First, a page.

Eileen Apperson
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Dome Rock Mountains, Sestina

 

She had driven forty-two miles south of Quartzsite
past arroyos which hadnít seen water
for months. At thirty, she wanted to see the place
where her fatherís ashes were scattered across the land.
Years before on this parched, desolate ground
her father dug deep into the mountainís side, through soil

glittering with the red and opaque of quartz; soil
which did not lend itself easily to the sight
of a shovel. It was deep under this ground
that her father searched for gold, second only to water,
in this godforsaken region. She wished to know what land
could do to a person, what would lead a man to a place

away from his wife and child, away from a place
where he was needed. Stopping the car, she gazed at the soil,
its hues of dryness in sparse vegetation. The land
was gritty under her feet as she walked, her sight
taking her as far as it could as the sun gave the horizon a watery
image of deceit. She was told he left the dry ground

of their farm because of the drought and moved to ground
where there was at least some control in what you did, a place
where a man could still work hard and make a living without water.
The woman leaned against the car kicking the soil
with the toe of her boot, her head down, not looking now at the site
which her father had abandoned her for, land

which he left to her years ago. Fine dust landed
on the car as she continued to kick the dry ground,
once for every year she did not know him. A gravesite
where fellow miners tossed his remains was all this place
had ever been to her in her childhood dreams of barren soil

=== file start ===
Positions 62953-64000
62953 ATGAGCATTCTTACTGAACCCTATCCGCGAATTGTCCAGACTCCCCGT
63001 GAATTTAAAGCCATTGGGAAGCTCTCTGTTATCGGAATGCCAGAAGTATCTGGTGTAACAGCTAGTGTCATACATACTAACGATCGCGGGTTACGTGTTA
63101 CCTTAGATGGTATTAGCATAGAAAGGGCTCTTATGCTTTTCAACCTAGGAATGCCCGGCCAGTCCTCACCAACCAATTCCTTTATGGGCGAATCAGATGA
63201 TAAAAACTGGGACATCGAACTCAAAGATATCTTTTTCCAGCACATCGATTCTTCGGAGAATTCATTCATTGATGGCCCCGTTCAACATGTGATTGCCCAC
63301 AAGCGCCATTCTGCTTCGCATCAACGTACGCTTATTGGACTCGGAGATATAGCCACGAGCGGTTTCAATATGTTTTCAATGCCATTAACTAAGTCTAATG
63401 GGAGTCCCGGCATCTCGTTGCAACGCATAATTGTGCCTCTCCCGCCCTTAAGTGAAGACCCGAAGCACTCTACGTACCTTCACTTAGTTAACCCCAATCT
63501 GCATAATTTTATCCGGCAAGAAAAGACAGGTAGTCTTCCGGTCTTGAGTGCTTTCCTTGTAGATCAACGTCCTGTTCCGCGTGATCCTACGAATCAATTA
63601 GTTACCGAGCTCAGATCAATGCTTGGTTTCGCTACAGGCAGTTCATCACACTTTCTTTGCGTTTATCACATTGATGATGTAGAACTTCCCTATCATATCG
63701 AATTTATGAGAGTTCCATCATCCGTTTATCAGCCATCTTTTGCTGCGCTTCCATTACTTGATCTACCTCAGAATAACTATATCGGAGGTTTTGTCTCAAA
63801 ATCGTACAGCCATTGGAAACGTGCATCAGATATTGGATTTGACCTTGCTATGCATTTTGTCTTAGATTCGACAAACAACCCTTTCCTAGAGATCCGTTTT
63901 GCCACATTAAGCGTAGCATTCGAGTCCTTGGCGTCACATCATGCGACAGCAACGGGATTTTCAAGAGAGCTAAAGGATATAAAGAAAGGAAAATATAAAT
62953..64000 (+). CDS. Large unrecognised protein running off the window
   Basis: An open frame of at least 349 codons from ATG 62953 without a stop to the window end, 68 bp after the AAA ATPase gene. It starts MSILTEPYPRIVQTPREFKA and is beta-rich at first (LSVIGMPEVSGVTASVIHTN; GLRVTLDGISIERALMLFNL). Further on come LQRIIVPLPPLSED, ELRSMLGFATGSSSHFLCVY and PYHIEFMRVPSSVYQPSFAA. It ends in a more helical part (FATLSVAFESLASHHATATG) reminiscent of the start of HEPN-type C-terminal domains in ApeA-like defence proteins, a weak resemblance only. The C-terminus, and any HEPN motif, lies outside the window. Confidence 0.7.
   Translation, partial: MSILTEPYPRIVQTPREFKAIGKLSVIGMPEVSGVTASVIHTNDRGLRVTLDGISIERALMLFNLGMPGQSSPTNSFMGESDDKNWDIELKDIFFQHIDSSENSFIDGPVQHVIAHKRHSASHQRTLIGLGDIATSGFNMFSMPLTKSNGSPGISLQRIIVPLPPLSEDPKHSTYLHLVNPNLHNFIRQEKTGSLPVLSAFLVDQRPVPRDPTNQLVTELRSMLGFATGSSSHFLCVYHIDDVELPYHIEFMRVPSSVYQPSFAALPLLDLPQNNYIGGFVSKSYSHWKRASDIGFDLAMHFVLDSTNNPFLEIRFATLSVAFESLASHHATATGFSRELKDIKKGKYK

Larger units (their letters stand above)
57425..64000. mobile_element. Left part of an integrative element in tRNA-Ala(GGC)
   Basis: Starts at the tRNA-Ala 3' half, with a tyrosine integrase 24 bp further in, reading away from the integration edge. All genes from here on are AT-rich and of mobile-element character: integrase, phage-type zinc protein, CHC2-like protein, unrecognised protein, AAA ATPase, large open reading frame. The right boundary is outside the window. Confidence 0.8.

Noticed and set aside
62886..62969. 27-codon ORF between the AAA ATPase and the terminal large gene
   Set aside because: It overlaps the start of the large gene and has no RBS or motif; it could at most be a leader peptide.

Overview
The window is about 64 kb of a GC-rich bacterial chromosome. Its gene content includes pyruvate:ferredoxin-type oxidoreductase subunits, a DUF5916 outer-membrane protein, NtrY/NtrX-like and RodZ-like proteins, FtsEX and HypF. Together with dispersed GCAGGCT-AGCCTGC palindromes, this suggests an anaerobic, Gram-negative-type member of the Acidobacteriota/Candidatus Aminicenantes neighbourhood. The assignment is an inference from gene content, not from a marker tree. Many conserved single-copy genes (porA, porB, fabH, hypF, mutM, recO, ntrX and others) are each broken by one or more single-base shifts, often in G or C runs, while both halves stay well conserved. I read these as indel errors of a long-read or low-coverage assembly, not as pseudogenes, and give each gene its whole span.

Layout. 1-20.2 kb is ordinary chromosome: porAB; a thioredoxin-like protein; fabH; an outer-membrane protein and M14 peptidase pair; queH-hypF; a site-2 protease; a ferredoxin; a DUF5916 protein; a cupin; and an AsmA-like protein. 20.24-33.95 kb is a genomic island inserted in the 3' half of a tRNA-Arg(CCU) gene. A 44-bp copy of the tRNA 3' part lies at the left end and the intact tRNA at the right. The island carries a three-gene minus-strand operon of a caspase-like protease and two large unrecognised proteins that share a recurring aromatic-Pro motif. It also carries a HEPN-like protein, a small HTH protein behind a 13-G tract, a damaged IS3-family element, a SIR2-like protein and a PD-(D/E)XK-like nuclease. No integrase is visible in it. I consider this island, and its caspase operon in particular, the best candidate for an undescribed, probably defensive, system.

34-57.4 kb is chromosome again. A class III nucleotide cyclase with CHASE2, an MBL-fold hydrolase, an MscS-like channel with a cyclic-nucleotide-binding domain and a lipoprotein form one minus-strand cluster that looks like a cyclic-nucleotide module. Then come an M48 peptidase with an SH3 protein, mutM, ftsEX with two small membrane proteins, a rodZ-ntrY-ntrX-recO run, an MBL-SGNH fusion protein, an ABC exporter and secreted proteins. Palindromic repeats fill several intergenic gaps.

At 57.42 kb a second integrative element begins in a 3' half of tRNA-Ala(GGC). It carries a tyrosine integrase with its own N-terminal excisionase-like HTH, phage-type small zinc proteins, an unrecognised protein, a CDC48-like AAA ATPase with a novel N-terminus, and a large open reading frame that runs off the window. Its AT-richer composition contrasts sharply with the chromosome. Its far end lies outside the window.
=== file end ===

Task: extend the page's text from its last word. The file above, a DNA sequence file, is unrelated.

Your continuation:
and lonesomeness. She knew it was not the mere lack of water

which drove him from their home. Water
was easy to blame. It was the desert of gold in a land
where many men dreamt of finding their fortunes in soil,
harsh and, in the end, unyielding. All which was grounded,
lost, as men entered this unforgiving place
away from those who loved them. That night she slept in a Quartzsite

hotel and dreamt the watertight dreams of her youth, dreams of a dry ground
and an exhausted landscape which was no place
for her, the soil seducing weak men to its lonely site.  

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Eileen Apperson lives in the San Joaquin Valley where she teaches composition and creative writing at a community college. She has a special interest in nature writing and is currently working on a creative nonfiction manuscript which explores the connection between the ever-changing landscape of the region of the valley where she lives and the lives of her family which helped direct that change.
 

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